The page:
Alderwood Mall in Lynnwood is one of the kickoff cities, because it is in the heart of Nintendo country, Nilsen says. The nearly three-month tour begins today at Alderwood Mall, Springfield Mall in Springfield, Va., and Town East Mall in Dallas. The somewhat one-sided Sega-sponsored competition will last three days in the kickoff cities and then push on to shopping malls in other cities. Sega also will demonstrate its new video-arcade game and its hand-held video game.
Besides attempting to knock Nintendo around in America's malls, Sega is also playing tough with its price. In June, Sega dropped $40 off the cost of its machine, bringing the suggested retail price tag to about $150, compared with Nintendo's price of about $200.
The move is not expected to start a price war, however, Nilsen says. Nintendo has never lowered its price, he says. White, at Nintendo, says the company has no plans to drop its price. Consumers will accept the $200 price tag for the Nintendo 16-bit machine, because it is a good value, he insists.
"The first reports from our customers and scouts is that the Super Nintendo games don't look as good as some of the Genesis games do," says Lynne Nakamura, manager of the Everett mall Waldensoftware store. With a price tag of $50 more than the Genesis machine, it will probably take a while before the new Nintendo system becomes a big part of the 16-bit system business, Nakamura says.
Sega also plans to capitalize on the lack of compatibility between Nintendo's 8- and 16-bit systems. The incompatibility is perceived by many as a marketing mistake, and retailers report that consumers are angry at Nintendo. Nilsen thinks this gives Sega an even bigger edge.
The lack of compatibility was a major blunder for Nintendo, and consumers are angry, says Burke Williams, general manager for Merchants West Washington, the local corporate arm for Toys Galore. "Nintendo will do some business in spite of (the blunder), but I've never seen a marketing decision evoke such an emotional response at the customer level," Williams says.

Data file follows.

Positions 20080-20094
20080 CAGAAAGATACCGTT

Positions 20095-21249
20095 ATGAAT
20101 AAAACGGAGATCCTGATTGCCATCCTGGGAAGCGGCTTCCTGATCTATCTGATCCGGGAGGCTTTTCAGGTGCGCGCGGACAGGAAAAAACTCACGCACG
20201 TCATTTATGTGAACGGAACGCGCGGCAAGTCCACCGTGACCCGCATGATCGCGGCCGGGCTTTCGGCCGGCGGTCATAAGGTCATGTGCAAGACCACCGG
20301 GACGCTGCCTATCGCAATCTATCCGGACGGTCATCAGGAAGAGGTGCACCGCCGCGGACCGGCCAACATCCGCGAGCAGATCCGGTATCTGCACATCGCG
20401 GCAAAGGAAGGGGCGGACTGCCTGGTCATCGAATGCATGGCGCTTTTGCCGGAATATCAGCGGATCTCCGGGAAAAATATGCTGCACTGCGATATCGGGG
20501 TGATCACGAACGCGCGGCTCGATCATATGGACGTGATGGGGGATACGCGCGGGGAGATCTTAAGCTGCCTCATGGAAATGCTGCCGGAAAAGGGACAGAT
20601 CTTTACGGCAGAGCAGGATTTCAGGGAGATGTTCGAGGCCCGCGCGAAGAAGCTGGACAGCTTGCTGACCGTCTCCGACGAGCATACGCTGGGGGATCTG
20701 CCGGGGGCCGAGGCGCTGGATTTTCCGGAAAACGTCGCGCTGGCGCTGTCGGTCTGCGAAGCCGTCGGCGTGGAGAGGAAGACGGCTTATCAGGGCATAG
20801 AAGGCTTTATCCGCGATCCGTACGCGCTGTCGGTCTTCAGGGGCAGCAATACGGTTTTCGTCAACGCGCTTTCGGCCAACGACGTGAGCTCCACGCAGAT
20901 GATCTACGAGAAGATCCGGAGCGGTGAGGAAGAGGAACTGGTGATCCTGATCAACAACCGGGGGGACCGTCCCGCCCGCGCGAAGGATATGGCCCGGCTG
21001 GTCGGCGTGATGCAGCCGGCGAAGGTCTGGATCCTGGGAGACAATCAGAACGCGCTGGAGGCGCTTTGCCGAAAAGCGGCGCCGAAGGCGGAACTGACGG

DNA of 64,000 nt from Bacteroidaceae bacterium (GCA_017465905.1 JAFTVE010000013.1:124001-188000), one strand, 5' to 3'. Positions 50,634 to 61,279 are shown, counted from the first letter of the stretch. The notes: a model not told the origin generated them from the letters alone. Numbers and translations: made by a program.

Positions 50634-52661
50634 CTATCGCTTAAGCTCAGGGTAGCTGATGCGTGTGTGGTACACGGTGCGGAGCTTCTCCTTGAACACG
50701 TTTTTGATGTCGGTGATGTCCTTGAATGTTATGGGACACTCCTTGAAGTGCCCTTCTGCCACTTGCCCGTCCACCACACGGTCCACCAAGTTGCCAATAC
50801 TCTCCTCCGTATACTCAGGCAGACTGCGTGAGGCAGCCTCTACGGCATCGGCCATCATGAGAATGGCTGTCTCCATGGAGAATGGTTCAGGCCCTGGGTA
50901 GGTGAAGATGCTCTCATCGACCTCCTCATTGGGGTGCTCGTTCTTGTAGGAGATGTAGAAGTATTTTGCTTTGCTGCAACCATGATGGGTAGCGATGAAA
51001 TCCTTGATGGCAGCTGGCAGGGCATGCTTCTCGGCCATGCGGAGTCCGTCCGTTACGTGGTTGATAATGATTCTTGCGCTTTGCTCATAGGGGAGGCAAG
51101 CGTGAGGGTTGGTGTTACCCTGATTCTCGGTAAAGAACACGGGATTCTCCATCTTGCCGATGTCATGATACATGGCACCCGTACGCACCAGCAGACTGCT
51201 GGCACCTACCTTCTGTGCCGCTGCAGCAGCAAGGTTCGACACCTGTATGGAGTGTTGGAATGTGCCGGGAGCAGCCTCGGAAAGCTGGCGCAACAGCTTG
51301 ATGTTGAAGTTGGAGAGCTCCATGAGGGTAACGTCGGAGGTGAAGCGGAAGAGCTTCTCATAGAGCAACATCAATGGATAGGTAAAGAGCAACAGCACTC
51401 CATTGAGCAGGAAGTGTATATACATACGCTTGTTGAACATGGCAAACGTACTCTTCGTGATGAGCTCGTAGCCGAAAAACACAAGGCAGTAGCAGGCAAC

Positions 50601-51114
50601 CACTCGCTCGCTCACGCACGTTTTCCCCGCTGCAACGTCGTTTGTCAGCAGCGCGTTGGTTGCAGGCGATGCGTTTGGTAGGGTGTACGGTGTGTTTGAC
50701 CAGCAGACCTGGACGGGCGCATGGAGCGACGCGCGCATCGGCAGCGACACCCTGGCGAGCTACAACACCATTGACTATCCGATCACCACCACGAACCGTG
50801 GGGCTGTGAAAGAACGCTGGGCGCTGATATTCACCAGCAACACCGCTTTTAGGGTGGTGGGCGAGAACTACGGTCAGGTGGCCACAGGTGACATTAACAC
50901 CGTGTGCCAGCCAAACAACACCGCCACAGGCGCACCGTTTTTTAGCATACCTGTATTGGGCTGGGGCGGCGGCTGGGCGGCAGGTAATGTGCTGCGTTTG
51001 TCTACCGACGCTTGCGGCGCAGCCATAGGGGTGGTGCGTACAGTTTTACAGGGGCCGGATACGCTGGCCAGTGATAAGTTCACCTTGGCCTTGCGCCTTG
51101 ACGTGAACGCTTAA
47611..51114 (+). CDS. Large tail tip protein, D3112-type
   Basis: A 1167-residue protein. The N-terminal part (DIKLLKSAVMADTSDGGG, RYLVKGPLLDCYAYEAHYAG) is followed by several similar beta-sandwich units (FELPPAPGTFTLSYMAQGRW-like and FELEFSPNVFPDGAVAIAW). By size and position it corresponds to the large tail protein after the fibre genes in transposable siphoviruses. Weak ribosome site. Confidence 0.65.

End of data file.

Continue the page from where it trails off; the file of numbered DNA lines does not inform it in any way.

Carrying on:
But Williams questions whether Sega will be able to capitalize on customer anger over the Nintendo incompatibility problem. Consumers may direct their anger at the entire industry, he says.
Nakamura agrees that adults are upset with Nintendo, because they have to not only shell out the money for the new system, but buy all new software as well. Still, she says, many appear willing to buy the Nintendo system anyway, if it makes their kids happy. Nintendo has a lot of name recognition, she says.
White, at Nintendo, says the two machines are not compatible, because the company is marketing the 16-bit machine only to advanced Nintendo players. It will continue to support its 8-bit system.
In the U.S., more than 30 million homes have Nintendo machines, White says. This year, Nintendo will produce only 2 million 16-bit machines, and those are expected to sell to move-up buyers. So far this year, Nintendo has sold 1.5 million 8-bit machines and expects to sell another 3 million by Christmas, White says.
Nintendo's name recognition and giant market share gives the company an edge with some retailers. For example, Toys Galore, a 34-store chain owned by Merchants West, does not carry Sega, Williams says. Video games are a low-markup, high-capital investment item, which leaves no margin for error for the retailer, he says. "It's a dangerous category, and we're not sure Sega will survive," Williams says.